Beliefs

Ultimate Reality and Divine Beings

Shiites and Sunnis share belief in the one God (Allah) who created the world. Likewise, while both agree on general characteristics of God (such as ever-living, omnipotent, merciful), there are also disagreements within both communities about the exact nature of these attributes. At the Day of Judgment humans will be resurrected, judged, and condemned or rewarded in Hell or Paradise. During human history, God has sent a number of prophets and revealed the truth. Both Sunnis and Shiites also believe in the existence of a satan-like character (Iblis), in angels, and in jinns (demons). Distinctly Shiite elements within this general framework include the Imams, the pivotal role of the Mahdi, and more pronounced rationalist and Neoplatonic tendencies in theological debates.

One of the most characteristic features of Shiism is the belief in the Imams. The Imams are sometimes attributed with superhuman powers such as speaking all languages (including those of animals) and having knowledge of the future. Sunni polemicists often criticize Shiites for their deification or exaggerated veneration of the Imams, which the critics identify with the alleged tendency of Jews and Christians to ignore the difference between the creator and the created world.

Another common, though not universal, feature of the Shiite concept of the Imams is that the final Imam, the Mahdi, who is currently in Occultation (for Twelver Shiites, this is the twelfth Imam), will return as the apocalyptic savior. In a well-known hadith, Muhammad announced that "Day and night will not end before God has sent a man forth from my house who bears the same name as I. He will fill the world with justice and equity just as it was filled with oppression and tyranny before" (Shi'ism, by Heinz Halm, 36).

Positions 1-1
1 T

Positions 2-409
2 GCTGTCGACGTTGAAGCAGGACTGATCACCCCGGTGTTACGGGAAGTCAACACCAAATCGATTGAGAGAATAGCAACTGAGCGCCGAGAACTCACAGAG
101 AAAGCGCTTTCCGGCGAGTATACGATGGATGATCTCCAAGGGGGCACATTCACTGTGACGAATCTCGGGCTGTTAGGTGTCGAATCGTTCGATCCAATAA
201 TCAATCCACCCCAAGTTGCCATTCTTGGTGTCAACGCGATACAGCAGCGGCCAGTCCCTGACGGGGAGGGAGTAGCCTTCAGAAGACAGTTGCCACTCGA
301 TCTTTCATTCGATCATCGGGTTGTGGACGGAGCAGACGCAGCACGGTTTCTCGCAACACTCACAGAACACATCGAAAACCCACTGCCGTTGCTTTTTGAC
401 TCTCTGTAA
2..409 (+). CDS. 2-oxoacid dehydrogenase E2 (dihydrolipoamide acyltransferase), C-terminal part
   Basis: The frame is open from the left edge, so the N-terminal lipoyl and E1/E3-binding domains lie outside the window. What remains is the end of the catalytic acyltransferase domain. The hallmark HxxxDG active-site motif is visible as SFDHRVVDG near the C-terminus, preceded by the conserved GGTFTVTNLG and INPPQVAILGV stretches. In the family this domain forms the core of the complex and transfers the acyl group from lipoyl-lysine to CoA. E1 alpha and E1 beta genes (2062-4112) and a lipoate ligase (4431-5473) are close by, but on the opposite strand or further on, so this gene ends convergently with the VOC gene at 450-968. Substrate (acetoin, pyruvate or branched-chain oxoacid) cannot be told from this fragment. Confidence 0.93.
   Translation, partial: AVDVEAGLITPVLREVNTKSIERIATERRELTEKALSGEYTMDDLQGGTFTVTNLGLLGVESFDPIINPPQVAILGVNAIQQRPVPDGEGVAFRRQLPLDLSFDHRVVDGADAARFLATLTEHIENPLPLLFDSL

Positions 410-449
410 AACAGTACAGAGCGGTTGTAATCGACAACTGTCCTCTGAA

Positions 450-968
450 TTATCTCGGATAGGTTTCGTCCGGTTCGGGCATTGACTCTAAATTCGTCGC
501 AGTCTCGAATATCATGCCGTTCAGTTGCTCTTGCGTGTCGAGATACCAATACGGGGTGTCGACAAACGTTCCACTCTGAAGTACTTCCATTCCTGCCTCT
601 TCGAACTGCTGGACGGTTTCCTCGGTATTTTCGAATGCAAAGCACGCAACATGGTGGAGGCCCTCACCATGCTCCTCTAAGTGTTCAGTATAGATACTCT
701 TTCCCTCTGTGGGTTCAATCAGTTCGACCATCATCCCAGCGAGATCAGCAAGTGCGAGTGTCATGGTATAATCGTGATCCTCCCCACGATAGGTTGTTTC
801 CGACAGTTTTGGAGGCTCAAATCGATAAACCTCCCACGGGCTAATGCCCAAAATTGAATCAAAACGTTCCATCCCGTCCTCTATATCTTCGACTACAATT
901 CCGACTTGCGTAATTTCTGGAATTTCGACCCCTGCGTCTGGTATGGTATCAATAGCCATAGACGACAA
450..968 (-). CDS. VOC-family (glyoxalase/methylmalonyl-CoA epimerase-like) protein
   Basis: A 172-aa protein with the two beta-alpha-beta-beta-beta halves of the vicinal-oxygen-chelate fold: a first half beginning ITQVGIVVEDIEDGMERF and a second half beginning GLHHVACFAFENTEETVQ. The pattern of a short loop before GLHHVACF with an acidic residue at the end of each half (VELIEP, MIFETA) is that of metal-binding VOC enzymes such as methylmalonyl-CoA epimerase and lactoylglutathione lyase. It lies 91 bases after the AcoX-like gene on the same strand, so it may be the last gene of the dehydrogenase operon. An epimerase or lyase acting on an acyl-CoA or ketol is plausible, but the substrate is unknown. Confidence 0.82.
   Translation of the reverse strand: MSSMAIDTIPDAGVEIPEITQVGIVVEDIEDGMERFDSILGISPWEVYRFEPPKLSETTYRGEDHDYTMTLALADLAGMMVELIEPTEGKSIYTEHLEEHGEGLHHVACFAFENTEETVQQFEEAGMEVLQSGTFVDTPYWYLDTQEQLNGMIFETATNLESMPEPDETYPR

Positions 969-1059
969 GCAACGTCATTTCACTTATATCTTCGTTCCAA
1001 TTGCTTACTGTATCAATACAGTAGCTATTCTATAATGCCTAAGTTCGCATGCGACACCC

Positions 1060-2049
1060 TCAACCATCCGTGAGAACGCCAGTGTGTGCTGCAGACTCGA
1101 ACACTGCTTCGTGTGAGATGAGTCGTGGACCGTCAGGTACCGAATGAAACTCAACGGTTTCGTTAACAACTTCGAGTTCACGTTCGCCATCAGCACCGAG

Shiite religious thought has a marked rationalist tendency. An early representative of this trend was the Shaykh al-Mufid (949-1022) in the Buyid period. Another crucial stage took place in al-Hilla, the center of Shiite learning during the Mongol period. It is best known for the Allama al-Hilli (1250-1325; lit. 'the most learned man from al-Hilla'), a rationalist theologian and legal scholar who had embraced tendencies of Mutazilism, a school of rationalist theology which emerged in 9th-century Baghdad, but died out in Sunni Islam. The Allama al-Hilli became very influential in Safavid Iran. His exposition of Shiite dogma, The Eleventh Chapter, still enjoys authoritative status. Shiite thought in the pre-modern era often has Neoplatonic features, in particular the idea of emanations that bridge the gap between the transcendent God and the contingent created world. These also constitute a popular trend in Shiite esoteric exegesis of the Quran. The beginning of the process of creation is thus sometimes described as a manifestation of the divine light. In such traditions, this overflowing light comprises the essences of the protagonists of Shiite salvation history.

The so-called theosophical school of Isfahan with its best known representative Mulla Sadra (c. 1571-1641) is but one example of the popular mystical tradition in Shiite Islam. Sufi orders had been popular in Iran, but were persecuted under the Safavids. Mysticism survived, however, in this intellectual form as well as in the poetic tradition. Thus, even the Iranian revolutionary leader Khomeini, who is mostly associated in the West with his rigorous imposition of conservative Islamic principles and a stern-looking image, has left behind a collection of mystical poetry.